Cambridge officials are teaming up with federal transportation safety experts to help prevent serious or deadly crashes involving hulking city vehicles and the cyclists they share the roads with.
Mayor David Maher and City Manager Richard Rossi announced this week a new partnership with Volpe National Transportation Systems Center, part of the U.S. Department of Transportation, to retrofit large city trucks with special side-guards.
“We are stepping up once again to lead the charge to make our streets safer and to mitigate the deadly consequences of common traffic collisions,” Maher said in a statement.
Truck side-guards are typically affixed to the mid-section of a vehicle, and hang low to the ground. If a cyclist or pedestrian makes contact with the guards, they are pushed away from the vehicle rather than pulled beneath it, where they risk being crushed by a truck’s tires.
The most dangerous collisions can occur when a truck driver makes a sharp righthand turn or can’t see a cyclist due to blind spots.
An image of a crushed bicycle posted to social media last year by a city worker helped forge the partnership between Volpe and officials.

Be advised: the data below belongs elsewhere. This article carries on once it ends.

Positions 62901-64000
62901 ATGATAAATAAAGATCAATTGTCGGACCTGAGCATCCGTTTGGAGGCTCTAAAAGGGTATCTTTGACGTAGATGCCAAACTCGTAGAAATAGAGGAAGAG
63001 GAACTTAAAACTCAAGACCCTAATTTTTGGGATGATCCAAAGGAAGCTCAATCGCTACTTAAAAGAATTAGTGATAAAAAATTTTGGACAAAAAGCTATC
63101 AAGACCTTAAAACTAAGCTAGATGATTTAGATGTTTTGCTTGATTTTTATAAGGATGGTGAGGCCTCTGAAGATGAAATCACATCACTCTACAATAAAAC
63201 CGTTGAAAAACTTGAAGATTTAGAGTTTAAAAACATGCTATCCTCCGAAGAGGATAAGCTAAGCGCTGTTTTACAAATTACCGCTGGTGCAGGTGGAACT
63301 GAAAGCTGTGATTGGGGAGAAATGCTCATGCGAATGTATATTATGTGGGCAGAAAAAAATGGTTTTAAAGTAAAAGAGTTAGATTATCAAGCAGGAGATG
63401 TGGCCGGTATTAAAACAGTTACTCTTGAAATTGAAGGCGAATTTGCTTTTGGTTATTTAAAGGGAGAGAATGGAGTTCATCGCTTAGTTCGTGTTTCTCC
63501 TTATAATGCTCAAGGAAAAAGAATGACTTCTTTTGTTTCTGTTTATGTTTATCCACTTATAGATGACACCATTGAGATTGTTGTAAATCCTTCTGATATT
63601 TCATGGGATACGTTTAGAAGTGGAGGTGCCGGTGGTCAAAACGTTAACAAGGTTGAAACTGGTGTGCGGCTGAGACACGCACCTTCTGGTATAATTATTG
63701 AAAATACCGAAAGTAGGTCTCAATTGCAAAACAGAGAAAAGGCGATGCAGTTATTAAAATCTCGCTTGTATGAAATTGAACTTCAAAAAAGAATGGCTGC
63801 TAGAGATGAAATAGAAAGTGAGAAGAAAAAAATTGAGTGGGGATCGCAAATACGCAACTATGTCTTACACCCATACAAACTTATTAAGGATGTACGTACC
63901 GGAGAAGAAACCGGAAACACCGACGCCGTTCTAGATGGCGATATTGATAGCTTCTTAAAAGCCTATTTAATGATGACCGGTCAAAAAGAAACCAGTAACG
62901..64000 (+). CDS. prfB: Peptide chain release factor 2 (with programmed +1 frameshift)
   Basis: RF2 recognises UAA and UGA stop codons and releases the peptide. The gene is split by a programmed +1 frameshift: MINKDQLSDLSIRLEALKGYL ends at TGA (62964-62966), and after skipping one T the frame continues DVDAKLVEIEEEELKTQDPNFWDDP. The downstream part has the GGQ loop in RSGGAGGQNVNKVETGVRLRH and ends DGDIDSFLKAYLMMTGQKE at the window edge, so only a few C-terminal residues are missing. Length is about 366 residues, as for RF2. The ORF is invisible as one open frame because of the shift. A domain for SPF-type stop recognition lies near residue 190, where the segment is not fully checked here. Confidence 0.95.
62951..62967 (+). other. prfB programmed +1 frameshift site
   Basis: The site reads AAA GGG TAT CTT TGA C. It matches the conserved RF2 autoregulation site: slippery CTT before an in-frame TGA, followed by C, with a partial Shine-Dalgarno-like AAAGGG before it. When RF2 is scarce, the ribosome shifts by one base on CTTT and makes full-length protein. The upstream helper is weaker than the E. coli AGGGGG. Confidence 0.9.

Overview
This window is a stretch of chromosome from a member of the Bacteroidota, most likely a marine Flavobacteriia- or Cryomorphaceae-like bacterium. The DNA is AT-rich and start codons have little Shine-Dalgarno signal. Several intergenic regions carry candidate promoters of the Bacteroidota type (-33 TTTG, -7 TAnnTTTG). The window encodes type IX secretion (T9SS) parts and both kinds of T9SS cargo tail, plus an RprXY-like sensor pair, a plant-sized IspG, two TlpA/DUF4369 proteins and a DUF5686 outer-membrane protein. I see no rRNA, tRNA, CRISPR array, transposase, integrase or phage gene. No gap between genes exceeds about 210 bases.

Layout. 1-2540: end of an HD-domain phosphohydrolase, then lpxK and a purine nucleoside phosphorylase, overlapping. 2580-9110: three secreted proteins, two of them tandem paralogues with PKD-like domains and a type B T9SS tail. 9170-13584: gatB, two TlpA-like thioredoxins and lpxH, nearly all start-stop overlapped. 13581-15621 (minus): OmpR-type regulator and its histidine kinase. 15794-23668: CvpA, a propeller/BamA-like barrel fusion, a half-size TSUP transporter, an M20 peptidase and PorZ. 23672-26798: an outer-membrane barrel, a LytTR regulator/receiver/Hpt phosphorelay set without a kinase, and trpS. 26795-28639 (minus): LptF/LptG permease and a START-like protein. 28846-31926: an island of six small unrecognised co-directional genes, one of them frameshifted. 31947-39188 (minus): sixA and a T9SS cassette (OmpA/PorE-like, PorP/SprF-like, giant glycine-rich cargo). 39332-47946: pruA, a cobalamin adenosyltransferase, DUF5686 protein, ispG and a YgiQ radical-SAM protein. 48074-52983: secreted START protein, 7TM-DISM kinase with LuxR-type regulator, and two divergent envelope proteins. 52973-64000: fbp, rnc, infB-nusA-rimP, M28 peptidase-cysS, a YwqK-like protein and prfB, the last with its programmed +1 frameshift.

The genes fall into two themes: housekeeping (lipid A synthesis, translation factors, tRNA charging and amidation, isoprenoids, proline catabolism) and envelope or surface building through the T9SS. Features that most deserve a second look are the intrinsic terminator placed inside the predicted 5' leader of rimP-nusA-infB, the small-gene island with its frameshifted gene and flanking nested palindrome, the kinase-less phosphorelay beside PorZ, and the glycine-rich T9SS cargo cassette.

An employee from Maher’s office happened to walk by the scene of an accident between a cyclist and a garbage truck. After the cyclist was taken to the hospital, the employee shared a photo of the damaged bike online.
Shortly after the Volpe team in Cambridge contacted the city to propose a plan to introduce side-guards to the city-owned truck fleet.
“Accidents between trucks and cyclists are unfortunately not out of the ordinary for urban communities in Massachusetts,” said Maher. “What is unique, however, is the speed with which Cambridge was able to engage with the talented folks at Volpe and to help institute a solution for our city in record time.”
Last week, Boston Mayor Martin J. Walsh’s office announced that crews will begin inspecting all large city-contracted vehicles to ensure that they comply with a similar ordinance in Boston.